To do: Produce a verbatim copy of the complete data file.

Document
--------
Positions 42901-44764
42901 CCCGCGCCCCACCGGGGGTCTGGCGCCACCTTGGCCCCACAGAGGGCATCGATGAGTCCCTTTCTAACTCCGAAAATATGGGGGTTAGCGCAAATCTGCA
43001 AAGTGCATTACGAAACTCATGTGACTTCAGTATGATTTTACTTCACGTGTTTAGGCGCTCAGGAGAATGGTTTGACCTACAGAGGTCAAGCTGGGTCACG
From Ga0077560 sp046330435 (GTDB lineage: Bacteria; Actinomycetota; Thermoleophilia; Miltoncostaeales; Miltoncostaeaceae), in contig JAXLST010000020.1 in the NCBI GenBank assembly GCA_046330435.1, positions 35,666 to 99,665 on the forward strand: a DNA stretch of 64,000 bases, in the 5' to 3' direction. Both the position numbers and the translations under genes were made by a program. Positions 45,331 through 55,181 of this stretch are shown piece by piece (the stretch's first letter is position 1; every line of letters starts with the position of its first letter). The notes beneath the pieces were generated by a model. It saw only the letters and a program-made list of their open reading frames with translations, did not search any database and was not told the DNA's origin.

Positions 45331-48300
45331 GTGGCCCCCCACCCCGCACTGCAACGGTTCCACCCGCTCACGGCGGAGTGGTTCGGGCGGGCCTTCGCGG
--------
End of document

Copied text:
Positions 42901-44764
42901 CCCGCGCCCCACCGGGGGTCTGGCGCCACCTTGGCCCCACAGAGGGCATCGATGAGTCCCTTTCTAACTCCGAAAATATGGGGGTTAGCGCAAATCTGCA
43001 AAGTGCATTACGAAACTCATGTGACTTCAGTATGATTTTACTTCACGTGTTTAGGCGCTCAGGAGAATGGTTTGACCTACAGAGGTCAAGCTGGGTCACG
From Ga0077560 sp046330435 (GTDB lineage: Bacteria; Actinomycetota; Thermoleophilia; Miltoncostaeales; Miltoncostaeaceae), in contig JAXLST010000020.1 in the NCBI GenBank assembly GCA_046330435.1, positions 35,666 to 99,665 on the forward strand: a DNA stretch of 64,000 bases, in the 5' to 3' direction. Both the position numbers and the translations under genes were made by a program. Positions 45,331 through 55,181 of this stretch are shown piece by piece (the stretch's first letter is position 1; every line of letters starts with the position of its first letter). The notes beneath the pieces were generated by a model. It saw only the letters and a program-made list of their open reading frames with translations, did not search any database and was not told the DNA's origin.

Positions 45331-48300
45331 GTGGCCCCCCACCCCGCACTGCAACGGTTCCACCCGCTCACGGCGGAGTGGTTCGGGCGGGCCTTCGCGG